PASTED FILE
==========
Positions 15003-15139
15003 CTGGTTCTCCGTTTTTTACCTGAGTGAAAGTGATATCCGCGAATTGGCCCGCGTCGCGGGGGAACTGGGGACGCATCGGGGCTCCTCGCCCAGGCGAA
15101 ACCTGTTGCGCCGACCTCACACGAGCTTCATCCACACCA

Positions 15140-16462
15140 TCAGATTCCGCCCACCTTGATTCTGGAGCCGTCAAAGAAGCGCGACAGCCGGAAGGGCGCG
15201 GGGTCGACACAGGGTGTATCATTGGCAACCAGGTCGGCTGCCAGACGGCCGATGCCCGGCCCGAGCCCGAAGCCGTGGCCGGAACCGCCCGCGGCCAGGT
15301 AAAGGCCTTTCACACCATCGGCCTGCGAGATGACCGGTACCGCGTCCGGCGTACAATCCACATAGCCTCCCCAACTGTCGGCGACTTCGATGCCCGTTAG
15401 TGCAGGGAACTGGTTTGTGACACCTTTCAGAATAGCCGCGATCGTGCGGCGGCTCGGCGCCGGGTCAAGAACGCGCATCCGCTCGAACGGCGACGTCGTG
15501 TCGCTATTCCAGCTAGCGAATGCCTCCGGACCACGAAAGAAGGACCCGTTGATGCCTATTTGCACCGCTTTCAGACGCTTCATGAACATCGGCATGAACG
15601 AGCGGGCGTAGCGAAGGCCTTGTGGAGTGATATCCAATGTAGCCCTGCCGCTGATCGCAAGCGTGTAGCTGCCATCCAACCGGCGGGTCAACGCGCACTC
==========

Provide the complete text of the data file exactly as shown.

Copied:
Positions 15003-15139
15003 CTGGTTCTCCGTTTTTTACCTGAGTGAAAGTGATATCCGCGAATTGGCCCGCGTCGCGGGGGAACTGGGGACGCATCGGGGCTCCTCGCCCAGGCGAA
15101 ACCTGTTGCGCCGACCTCACACGAGCTTCATCCACACCA

Positions 15140-16462
15140 TCAGATTCCGCCCACCTTGATTCTGGAGCCGTCAAAGAAGCGCGACAGCCGGAAGGGCGCG
15201 GGGTCGACACAGGGTGTATCATTGGCAACCAGGTCGGCTGCCAGACGGCCGATGCCCGGCCCGAGCCCGAAGCCGTGGCCGGAACCGCCCGCGGCCAGGT
15301 AAAGGCCTTTCACACCATCGGCCTGCGAGATGACCGGTACCGCGTCCGGCGTACAATCCACATAGCCTCCCCAACTGTCGGCGACTTCGATGCCCGTTAG
15401 TGCAGGGAACTGGTTTGTGACACCTTTCAGAATAGCCGCGATCGTGCGGCGGCTCGGCGCCGGGTCAAGAACGCGCATCCGCTCGAACGGCGACGTCGTG
15501 TCGCTATTCCAGCTAGCGAATGCCTCCGGACCACGAAAGAAGGACCCGTTGATGCCTATTTGCACCGCTTTCAGACGCTTCATGAACATCGGCATGAACG
15601 AGCGGGCGTAGCGAAGGCCTTGTGGAGTGATATCCAATGTAGCCCTGCCGCTGATCGCAAGCGTGTAGCTGCCATCCAACCGGCGGGTCAACGCGCACTC